Many restaurants in Taos double as art galleries/outlets. You won't find any of the really good stuff there (unless it's art gallery first, restaurant second), but the prices on the workaday material are competitive with the galleries, and you'll have both a more interesting dining experience and an opportunity to browse or even buy the art without feeling guilty about not going for the big-ticket items. In the following, "Budget" restaurants have mains up to about $10 (exclusive of drinks, desserts and tips), "Mid-range" between $10 and $25, and "Splurge" greater than $25. There are many more restaurants in Taos than shown here.
- 1 Alley Cantina, 121 Teresina Ln, ☏ . Daily 11:30AM-11PM; drinks until 1AM (midnight Sundays). Near the plaza, as much bar as restaurant. "Delicious fish and chips, margaritas" according to some reviewers; barely edible tourist fare, according to others.
- 2 El Taoseño Cafe and Lounge, 819 Paseo del Pueblo Sur, ☏ . M-Th 6:30AM-9PM; F Sa 6:30AM-10PM; Su 6:30AM-2PM. More of a local hangout than a tourist place, being well south of the center of town. Acceptable New Mexican fare, with some "American" items.
- 3 Michael's Kitchen, 304C Paseo del Pueblo Norte, ☏ . Daily 7AM-2:30PM, but hours seem to vary; closed on major holidays. A long-time local favorite, casual and busy. Great for breakfast, which is served all day. The New Mexican lunches are variable. Also has a nice bakery.
- 4 Taos Pizza Outback, 712 Paseo del Pueblo Norte, ☏ . M-F 11AM-9PM, Sa-Su 11AM-10PM. Locals are divided about this pizzeria, some proclaiming it the best pizza in town, others sniffing that it doesn't serve "New York style" pizzas. Each to their own taste.
- 5 Bent St. Cafe & Deli, 120 Bent St, ☏ . "European-style," beautiful patio dining and yes, it rocks. Excellent menu selections, wonderful sandwiches, accommodating and gracious waitstaff. Licensed, with a good selection of beers. A local favorite, popular with visitors and regulars alike. Great for people-watching. On the pricey side of "budget".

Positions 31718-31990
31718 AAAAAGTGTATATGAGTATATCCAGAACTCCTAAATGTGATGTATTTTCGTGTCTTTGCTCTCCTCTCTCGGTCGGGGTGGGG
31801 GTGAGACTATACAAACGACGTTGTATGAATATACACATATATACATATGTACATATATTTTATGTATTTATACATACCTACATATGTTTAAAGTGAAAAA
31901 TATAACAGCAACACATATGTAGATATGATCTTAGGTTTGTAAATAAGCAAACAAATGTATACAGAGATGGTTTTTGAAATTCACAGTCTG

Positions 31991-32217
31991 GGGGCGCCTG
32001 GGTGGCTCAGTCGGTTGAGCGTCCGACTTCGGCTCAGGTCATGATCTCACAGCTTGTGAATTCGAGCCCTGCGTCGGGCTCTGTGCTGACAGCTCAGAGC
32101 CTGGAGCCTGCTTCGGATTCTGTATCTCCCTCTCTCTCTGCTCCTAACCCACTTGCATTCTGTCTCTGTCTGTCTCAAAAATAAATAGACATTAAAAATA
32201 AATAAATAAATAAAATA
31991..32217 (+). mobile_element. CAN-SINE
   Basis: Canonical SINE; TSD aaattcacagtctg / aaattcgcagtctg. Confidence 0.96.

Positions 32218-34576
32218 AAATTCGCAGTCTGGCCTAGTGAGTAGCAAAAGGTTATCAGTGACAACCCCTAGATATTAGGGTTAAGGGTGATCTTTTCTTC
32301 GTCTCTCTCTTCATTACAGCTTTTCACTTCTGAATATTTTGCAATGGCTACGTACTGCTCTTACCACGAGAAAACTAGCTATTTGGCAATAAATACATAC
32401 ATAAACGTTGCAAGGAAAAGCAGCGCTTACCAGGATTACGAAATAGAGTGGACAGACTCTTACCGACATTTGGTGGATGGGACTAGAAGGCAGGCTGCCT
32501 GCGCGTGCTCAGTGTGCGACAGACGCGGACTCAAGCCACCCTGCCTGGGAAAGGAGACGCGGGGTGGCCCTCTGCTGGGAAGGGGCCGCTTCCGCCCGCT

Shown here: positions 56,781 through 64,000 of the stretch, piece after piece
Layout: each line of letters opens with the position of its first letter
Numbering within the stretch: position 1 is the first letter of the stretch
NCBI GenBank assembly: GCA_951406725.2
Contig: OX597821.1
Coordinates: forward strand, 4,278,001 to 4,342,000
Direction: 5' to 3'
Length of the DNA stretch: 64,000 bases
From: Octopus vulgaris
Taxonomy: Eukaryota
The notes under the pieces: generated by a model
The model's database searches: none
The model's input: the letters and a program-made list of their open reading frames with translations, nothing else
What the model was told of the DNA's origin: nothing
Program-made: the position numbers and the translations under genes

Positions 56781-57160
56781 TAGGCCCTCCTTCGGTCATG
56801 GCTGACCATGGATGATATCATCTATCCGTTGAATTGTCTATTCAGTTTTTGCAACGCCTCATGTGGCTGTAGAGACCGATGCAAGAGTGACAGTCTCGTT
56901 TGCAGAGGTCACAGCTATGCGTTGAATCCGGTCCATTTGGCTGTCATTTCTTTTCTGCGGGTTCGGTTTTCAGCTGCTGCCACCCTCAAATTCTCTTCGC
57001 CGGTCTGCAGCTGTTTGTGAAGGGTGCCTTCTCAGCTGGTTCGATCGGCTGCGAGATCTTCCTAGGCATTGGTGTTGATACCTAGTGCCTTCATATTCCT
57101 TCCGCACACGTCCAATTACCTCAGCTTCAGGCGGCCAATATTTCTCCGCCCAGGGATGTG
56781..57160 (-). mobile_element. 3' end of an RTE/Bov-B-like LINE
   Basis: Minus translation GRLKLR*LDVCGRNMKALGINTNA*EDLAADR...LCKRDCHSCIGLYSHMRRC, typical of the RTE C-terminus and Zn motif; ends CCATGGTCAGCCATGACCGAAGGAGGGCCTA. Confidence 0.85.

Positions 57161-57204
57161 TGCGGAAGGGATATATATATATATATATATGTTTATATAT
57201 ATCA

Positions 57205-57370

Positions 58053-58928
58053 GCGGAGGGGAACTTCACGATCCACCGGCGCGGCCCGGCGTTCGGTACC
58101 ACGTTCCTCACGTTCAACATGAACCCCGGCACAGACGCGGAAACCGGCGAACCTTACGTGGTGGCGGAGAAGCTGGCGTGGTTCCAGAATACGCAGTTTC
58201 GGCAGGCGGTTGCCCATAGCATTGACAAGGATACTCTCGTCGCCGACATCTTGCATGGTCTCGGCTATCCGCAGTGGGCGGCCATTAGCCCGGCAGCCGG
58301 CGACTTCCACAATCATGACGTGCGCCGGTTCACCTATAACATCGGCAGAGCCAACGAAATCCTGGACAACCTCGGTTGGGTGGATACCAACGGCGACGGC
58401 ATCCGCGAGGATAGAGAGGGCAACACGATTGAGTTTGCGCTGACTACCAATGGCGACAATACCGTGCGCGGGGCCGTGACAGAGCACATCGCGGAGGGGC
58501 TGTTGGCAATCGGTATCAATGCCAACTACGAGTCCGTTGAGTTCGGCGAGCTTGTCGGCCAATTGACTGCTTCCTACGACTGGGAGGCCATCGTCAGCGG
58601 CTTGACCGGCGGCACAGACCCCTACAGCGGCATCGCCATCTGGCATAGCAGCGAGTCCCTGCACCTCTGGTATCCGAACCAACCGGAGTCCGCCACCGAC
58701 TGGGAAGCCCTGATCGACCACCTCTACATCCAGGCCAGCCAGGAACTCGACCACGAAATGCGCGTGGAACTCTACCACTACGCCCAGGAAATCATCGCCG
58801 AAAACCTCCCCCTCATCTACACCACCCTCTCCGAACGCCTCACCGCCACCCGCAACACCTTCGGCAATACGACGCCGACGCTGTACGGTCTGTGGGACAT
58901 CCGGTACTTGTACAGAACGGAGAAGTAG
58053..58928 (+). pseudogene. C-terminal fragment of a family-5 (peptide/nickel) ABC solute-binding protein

- Antonio's, 1379 Paseo Del Pueblo Sur, ☏ . M-Sa 11AM-2PM, 5PM-9PM. The menu combines "New Mexican" with "old" Mexican.
- 6 Five Star Burgers, 1032 Paseo del Pueblo Sur, ☏ . Grilled sandwiches and panninis, fresh salads, sides, desserts, beer & wine.
- 7 The Gorge, 103 East Plaza. Overlooking the Plaza. A large dining room, a large patio with intense late afternoon sun and prime sunset dining. A moderately priced menu with quality preparation. A large bar with a good selection of wine, draft and bottled beer.
- Guadalajara Grill, Two locations. Lunch and dinner daily. Order at the counter, which will give you an uncomfortable feeling that you're about to consume fast food, but the meal brought to your table will dispel any such concerns. Mexican/New Mexican, with some excellent seafood dishes; the Camaron a la Diabla (shrimp in a very spicy red sauce) is recommended. $7-20 for dinner.
- 10 Orlando's New Mexican Cafe, 1114 Don Juan Valdez Ln, ☏ . Daily; lunch 10:30AM-3PM, dinner 5PM-9PM. Locals disagree on where in town you can get the best standard New Mexican cuisine, but this one is always in the discussion. North of the center of town, and not a convenient walk from the Plaza.
- 11 Pizanos, 23 Highway 150 (Taos Ski Valley Road next to KTAOS), ☏ . Serves New York style pizza, pasta, sandwiches, appetizers, such as blue corn calamari and fish & chips, and delicious salads. Beautiful views from the patio. Daily lunch and dinner.